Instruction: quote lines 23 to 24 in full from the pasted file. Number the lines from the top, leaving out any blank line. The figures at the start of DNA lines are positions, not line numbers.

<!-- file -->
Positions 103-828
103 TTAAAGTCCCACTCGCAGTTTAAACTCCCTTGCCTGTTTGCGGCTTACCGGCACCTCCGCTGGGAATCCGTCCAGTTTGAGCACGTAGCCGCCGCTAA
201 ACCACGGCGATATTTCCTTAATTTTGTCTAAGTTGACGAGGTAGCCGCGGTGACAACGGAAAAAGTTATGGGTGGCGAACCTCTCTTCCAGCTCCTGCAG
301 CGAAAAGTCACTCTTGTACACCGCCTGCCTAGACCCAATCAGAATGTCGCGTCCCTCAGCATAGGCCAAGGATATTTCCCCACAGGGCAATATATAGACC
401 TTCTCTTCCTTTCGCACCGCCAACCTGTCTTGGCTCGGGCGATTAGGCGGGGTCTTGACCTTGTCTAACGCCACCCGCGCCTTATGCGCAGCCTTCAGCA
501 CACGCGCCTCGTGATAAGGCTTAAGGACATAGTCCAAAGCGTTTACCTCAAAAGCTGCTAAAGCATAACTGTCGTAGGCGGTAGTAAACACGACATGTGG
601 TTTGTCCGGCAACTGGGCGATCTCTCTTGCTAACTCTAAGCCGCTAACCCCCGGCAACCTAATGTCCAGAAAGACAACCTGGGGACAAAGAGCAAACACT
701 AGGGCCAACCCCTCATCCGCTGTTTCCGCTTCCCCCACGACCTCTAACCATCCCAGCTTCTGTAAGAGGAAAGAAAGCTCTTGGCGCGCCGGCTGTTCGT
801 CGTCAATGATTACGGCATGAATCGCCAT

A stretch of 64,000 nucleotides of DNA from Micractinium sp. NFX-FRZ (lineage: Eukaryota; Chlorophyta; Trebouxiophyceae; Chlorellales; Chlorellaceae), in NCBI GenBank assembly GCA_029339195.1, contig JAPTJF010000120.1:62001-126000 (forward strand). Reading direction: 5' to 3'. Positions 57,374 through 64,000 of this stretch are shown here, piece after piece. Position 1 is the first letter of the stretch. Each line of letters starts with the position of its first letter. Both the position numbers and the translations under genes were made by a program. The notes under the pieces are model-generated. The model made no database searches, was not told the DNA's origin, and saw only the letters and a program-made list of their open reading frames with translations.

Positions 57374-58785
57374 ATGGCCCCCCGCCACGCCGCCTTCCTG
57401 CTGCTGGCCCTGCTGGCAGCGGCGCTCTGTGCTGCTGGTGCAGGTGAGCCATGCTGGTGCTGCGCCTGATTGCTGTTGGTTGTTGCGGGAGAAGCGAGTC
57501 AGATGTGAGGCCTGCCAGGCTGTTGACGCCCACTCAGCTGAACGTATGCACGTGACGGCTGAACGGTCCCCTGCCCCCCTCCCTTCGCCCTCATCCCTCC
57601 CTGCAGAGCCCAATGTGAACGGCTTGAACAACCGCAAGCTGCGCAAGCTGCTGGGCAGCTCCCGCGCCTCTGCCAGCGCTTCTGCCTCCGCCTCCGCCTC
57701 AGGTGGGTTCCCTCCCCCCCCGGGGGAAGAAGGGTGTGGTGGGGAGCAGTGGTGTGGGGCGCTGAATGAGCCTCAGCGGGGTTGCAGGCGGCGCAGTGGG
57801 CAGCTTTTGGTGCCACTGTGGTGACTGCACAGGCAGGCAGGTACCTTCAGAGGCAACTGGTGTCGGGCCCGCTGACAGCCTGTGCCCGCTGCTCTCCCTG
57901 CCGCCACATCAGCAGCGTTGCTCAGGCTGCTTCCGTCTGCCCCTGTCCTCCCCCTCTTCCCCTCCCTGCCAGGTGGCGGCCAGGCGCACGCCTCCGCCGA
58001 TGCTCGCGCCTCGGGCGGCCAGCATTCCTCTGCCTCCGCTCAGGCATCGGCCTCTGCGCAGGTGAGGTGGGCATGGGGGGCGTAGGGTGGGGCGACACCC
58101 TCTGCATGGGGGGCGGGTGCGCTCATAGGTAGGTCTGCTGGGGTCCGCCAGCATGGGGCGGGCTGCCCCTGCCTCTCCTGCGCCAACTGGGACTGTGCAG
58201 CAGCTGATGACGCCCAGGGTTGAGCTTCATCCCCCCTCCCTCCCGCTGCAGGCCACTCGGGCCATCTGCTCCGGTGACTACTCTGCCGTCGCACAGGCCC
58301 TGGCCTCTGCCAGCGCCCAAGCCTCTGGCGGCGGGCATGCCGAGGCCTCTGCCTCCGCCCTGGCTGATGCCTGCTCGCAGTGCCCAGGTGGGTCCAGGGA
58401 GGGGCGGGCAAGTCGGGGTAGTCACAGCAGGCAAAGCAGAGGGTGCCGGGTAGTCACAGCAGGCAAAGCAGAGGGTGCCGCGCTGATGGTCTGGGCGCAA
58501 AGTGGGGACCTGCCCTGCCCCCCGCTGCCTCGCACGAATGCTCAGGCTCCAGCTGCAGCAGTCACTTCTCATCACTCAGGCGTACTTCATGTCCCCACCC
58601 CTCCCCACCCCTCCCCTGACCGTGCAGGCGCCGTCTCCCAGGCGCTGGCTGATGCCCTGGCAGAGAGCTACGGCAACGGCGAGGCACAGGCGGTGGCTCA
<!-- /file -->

58401 GGGGCGGGCAAGTCGGGGTAGTCACAGCAGGCAAAGCAGAGGGTGCCGGGTAGTCACAGCAGGCAAAGCAGAGGGTGCCGCGCTGATGGTCTGGGCGCAA
58501 AGTGGGGACCTGCCCTGCCCCCCGCTGCCTCGCACGAATGCTCAGGCTCCAGCTGCAGCAGTCACTTCTCATCACTCAGGCGTACTTCATGTCCCCACCC